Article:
In January 2020 when I first read Nigeria’s Finance Act 2019, one of the instinctive questions that came to me was “is Nigeria serious about taxing digital trade now”? There were a few reasons for this skepticism. First, the Act seeks to tax nonresident companies (NRCs) that have a “significant economic presence” (SEP) in Nigeria but then delegates the definition of that pivotal phrase. Second, I questioned how Nigeria can enforce/administer this unilateral tax, which is payable by companies outside its borders. Third, I imagined that Nigeria’s unilateral attempt to tax digital trade could undermine relations with a strategic economic, and political partner, the US. Nigeria has now crossed the first hurdle of defining SEP – no doubt, a meaningful step forward – yet, there remains much to process before Africa’s biggest economy can begin to milk the digital cow.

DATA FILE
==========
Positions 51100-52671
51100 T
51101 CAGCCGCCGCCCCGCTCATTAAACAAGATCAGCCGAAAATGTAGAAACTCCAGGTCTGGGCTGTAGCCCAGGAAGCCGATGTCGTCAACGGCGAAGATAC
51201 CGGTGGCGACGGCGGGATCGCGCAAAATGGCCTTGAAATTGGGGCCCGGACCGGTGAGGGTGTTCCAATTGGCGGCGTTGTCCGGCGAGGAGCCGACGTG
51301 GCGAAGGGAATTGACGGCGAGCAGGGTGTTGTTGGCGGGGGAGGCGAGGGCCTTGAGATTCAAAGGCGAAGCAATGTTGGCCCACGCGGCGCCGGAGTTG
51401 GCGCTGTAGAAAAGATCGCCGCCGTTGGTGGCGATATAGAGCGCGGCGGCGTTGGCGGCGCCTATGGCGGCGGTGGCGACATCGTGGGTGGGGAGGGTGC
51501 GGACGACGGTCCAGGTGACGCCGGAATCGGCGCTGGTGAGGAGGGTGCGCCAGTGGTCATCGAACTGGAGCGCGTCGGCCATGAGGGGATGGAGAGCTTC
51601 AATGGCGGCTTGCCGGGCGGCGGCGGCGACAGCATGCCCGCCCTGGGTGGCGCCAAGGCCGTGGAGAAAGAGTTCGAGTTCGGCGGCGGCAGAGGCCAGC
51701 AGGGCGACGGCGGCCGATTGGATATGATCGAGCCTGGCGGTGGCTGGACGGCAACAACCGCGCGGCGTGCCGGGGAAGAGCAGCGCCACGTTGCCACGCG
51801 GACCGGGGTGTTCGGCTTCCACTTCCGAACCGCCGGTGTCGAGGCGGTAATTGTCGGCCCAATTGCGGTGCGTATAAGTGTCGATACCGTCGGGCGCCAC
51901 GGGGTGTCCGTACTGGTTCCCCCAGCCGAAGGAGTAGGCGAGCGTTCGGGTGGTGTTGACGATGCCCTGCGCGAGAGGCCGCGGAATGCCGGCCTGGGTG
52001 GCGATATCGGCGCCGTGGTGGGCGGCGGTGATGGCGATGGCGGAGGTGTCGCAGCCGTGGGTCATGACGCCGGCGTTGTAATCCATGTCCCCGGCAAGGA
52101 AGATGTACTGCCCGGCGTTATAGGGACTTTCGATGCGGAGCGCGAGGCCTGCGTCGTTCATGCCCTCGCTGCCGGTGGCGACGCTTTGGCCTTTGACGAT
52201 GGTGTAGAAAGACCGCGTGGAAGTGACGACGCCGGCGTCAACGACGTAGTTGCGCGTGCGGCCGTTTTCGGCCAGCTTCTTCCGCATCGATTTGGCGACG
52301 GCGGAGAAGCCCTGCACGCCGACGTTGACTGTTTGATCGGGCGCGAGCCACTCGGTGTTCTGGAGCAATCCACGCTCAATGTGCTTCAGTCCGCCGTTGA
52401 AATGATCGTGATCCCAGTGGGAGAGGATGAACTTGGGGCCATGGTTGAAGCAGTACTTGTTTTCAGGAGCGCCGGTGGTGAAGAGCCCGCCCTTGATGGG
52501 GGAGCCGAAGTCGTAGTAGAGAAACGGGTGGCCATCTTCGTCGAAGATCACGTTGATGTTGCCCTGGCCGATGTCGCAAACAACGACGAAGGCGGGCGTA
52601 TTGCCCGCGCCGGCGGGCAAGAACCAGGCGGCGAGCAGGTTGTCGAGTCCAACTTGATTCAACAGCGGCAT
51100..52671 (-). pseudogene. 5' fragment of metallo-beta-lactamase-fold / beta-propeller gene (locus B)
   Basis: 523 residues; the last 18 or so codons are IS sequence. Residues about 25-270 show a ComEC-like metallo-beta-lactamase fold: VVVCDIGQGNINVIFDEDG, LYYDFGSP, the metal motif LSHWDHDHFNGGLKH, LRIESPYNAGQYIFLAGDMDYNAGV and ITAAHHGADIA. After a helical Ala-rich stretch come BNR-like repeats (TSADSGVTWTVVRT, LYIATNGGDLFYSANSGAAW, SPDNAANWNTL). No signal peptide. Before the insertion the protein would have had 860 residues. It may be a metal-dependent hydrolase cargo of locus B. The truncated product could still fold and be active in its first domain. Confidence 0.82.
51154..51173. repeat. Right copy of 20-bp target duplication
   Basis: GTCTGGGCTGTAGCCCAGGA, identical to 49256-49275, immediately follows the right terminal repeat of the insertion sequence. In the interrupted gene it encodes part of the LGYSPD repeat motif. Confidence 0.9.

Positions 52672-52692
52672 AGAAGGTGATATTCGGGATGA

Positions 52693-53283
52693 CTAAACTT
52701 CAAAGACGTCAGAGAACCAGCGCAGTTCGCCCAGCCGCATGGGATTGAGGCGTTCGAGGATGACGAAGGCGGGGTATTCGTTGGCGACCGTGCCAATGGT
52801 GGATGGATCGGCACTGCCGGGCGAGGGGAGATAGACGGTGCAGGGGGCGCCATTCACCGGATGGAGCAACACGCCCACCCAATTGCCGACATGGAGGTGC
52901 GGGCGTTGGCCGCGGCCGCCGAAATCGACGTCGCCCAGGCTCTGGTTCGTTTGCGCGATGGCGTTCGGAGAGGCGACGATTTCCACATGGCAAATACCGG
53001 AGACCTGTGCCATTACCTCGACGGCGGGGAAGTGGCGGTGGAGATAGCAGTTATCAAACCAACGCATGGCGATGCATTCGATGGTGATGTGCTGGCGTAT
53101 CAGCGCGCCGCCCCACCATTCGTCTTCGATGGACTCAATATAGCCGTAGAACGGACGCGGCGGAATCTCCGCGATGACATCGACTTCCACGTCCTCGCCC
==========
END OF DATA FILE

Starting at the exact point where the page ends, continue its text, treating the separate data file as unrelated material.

My teaching style is as conversational as possible: while providing an introduction through lecture style, class generally turns into a hybrid between lecture and debate between myself and the students, but also among the students. I regularly divided students up into groups with specific tasks (such as taking on particular viewpoints or positions within negotiations), which they had to develop among themselves and then present arguments to the group as a whole.